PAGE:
Ex-Congresswoman Heather Wilson was appointed by John Boehner to be on the Congressional Advisory Panel on the Governance of the Nuclear Security Enterprise. In December 2014 the Panel came out with its long awaited report, “A New Foundation for the Nuclear Enterprise”, which benefited the contractors. For example, it argued for diminished federal oversight over contractors, which flies in the face of reality (e.g., constant cost overruns, WIPP, Y-12 security incident, etc., etc.)
Perhaps most alarmingly, the Panel recommended that congressional oversight be strengthened by having the DOE Secretary report to the Senate Energy and Natural Resources and Armed Services Committees, and to the House Energy and Commerce and Armed Services Committees. This would likely have the opposite effect, as it seems to preclude the traditional jurisdiction of the House and Senate Energy and Water Development Appropriations Subcommittees, which have provided key oversight in the past, and have often cut certain nuclear weapons programs.
I publicly called on Heather Wilson to resign from that Panel because of her conflict-of-interests. She did not. To add insult to injury, the co-chair of the Panel is Norm Augustine, ex-CEO of Lockheed Martin. LM’s tentacles are very widespread.
- Lockheed Martin had $32 billion in federal contracts in 2014 (classified projects unknown). (ref) and (API)
- This included $28 million for IRS data management. (ref)
- In the nuclear weapons complex, in addition to Sandia Labs it runs the combined Y12-Pantex nuclear weapons production contract ($2 billion requested in FY 2016) with Bechtel, as Consolidated Nuclear Security, LLC.
- Between 2008 and 2015 Lockheed Martin had 169,345 contracts with the US government, worth $293 billion. (ref)
See more at Charles Tiefer’s outstanding article at Forbes
Lockheed Martin gets slap on the wrist for lobbying violations in Sandia Labs contract extensions.
Nuclear Watch New Mexico denounces the $4.7 million settlement agreement as a slap on the wrist for the world’s biggest defense contractor. Lockheed Martin clearly broke the law by engaging in illegal lobbying activities to extend its Sandia contract without competition, and engaged in deep and systemic corruption, including paying Congresswoman Heather Wilson $10,000 a month starting the day after she left office for so-called consulting services that had no written work requirements. There should be criminal prosecutions for clear violations of federal anti-lobbying laws, and Lockheed Marin should be barred from future competition for the Sandia Labs contract, expected next year.
“Those four cruise missiles that crashed in Iran could’ve been carrying nuclear warheads- which is why the US should ban them, not renew them.”
…inherently ambiguous… can add major risks to a crisis… In 2007, six nuclear-armed cruise missiles were mistakenly loaded onto a B-52 bomber and flown across the United States. Because nuclear-armed cruise missiles are virtually indistinguishable from conventional ones, the error went undetected for 36 hours..”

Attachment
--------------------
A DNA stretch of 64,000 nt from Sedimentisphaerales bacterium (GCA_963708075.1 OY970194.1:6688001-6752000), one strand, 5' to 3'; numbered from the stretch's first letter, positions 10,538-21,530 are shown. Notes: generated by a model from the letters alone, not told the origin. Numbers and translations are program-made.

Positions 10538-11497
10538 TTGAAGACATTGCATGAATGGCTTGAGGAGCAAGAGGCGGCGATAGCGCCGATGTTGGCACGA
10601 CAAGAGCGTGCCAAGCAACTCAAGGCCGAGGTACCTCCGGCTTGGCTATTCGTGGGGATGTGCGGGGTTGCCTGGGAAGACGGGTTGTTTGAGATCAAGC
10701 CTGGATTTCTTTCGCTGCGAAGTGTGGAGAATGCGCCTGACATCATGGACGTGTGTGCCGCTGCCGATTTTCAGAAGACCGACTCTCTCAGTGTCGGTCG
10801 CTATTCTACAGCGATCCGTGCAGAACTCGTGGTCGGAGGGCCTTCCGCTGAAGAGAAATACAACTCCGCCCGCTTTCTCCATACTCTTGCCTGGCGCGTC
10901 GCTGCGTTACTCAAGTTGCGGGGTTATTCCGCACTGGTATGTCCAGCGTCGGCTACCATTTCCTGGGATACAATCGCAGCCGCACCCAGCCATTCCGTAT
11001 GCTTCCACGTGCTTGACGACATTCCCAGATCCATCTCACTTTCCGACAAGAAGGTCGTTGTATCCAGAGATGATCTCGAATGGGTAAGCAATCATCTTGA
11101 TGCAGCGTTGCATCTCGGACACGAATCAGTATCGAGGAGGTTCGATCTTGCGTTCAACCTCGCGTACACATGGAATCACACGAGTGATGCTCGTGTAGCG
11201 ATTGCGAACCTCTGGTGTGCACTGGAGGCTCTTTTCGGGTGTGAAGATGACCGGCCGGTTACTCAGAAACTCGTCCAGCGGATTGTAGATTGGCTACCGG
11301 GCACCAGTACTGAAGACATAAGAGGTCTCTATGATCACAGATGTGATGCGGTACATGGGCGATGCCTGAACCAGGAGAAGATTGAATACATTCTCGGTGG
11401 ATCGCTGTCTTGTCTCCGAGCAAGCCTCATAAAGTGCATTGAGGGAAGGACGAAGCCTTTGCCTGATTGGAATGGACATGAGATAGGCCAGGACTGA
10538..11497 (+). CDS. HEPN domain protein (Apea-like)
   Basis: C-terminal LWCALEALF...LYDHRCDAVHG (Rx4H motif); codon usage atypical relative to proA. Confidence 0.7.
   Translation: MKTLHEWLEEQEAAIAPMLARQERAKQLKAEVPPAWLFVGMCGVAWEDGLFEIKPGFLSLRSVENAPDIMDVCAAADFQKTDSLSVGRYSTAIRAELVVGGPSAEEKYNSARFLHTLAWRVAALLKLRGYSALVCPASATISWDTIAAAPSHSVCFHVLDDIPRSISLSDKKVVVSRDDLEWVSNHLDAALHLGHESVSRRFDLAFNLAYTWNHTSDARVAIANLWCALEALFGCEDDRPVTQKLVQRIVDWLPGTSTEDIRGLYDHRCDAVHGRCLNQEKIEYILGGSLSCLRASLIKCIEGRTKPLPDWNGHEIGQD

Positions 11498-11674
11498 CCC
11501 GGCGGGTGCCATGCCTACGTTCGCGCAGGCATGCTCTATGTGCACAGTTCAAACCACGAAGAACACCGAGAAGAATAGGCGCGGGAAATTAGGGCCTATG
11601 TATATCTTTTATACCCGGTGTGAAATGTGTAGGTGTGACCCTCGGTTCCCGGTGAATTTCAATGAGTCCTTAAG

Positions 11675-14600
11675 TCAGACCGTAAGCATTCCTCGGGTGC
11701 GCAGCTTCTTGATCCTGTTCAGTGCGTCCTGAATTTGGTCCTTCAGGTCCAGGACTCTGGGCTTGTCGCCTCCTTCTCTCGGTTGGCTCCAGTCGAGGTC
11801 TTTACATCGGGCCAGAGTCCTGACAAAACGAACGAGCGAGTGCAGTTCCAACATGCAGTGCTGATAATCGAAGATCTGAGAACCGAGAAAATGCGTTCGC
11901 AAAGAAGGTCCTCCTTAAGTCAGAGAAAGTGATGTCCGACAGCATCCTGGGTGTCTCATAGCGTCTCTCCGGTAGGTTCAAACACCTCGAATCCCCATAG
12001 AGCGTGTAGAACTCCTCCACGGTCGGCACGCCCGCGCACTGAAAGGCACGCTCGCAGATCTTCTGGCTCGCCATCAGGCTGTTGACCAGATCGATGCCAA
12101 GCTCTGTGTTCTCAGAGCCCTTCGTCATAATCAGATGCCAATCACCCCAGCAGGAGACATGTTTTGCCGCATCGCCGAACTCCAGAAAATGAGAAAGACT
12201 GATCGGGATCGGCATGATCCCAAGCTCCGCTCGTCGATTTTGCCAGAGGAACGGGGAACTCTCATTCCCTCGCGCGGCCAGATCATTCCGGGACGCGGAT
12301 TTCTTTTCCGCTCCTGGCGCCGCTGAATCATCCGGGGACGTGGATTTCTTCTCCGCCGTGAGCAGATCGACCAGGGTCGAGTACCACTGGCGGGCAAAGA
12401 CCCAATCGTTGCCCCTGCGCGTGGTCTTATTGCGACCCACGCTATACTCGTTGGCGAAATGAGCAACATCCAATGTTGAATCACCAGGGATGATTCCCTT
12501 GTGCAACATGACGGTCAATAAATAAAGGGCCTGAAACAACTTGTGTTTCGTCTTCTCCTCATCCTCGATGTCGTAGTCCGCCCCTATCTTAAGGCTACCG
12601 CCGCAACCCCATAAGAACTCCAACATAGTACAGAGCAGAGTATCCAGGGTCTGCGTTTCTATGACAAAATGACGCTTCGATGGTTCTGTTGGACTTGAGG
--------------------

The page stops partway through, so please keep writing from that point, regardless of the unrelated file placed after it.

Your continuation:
-Tom Collina and William Saetren, Ploughshares Fund.
Jan. 13: Just How New is the New, Nuclear-armed Cruise Missile?
“Deploying the planned new nuclear-armed cruise missile will actually make the United States less secure. Known as the Long-Range Standoff Weapon, or LRSO, it will be significantly more capable than the existing nuclear-armed air-launched cruise missile (ALCM). And for just that reason, by demonstrating that the United States sees this weapon as a valuable military tool, it will undermine higher priority U.S. security goals. Specifically, pursuing the LRSO ignores the reality that nuclear weapons are no longer a security asset for the United States, but a liability that should be constrained.” –Stephen Young, Sr. Analyst, Union of Concerned Scientists
Dec. 15: Eight Senate Democrats, including three members of the Senate Appropriations Committee, sent a letter to President Obama urging him to terminate the Air Force’s plans for its next-generation air-launched cruise missile. Read More
“It seems clear from many of these statements that the LRSO is not merely a retaliatory capability but very much seen as an offensive nuclear strike weapon that is intended for use in the early phases of a conflict even before long-range ballistic missiles are used.” – Analysis by FAS/Hans Kristensen
- Who Needs a New Nuclear Air-Launched Cruise Missile Anyway?- Steven Pifer, Brookings
- Overkill: The Case Against a New Nuclear Air-Launched Cruise Missile- Kingston Reif/ACA
- You’re NUTS: New Nuclear Cruise Missiles are Inherently Destabilizing
- New Nuclear Cruise Missile Won’t Control Escalation, Will Erode Stability
On June 12, 1982, one-million concerned citizens gathered in Central Park in New York in an unprecedented call for “the United States and the Soviet Union . . . to adopt a mutual freeze on the testing, production, and deployment of nuclear weapons.” A few months later, Freeze referenda were on the ballots in 9 states and dozens of major cities. Across the nation some 18 million Americans voted on the Freeze in the fall of 1982, with some 10.7 million, or 60 percent, voting in favor.
As Congressman Ed Markey (D-Mass.) said years later: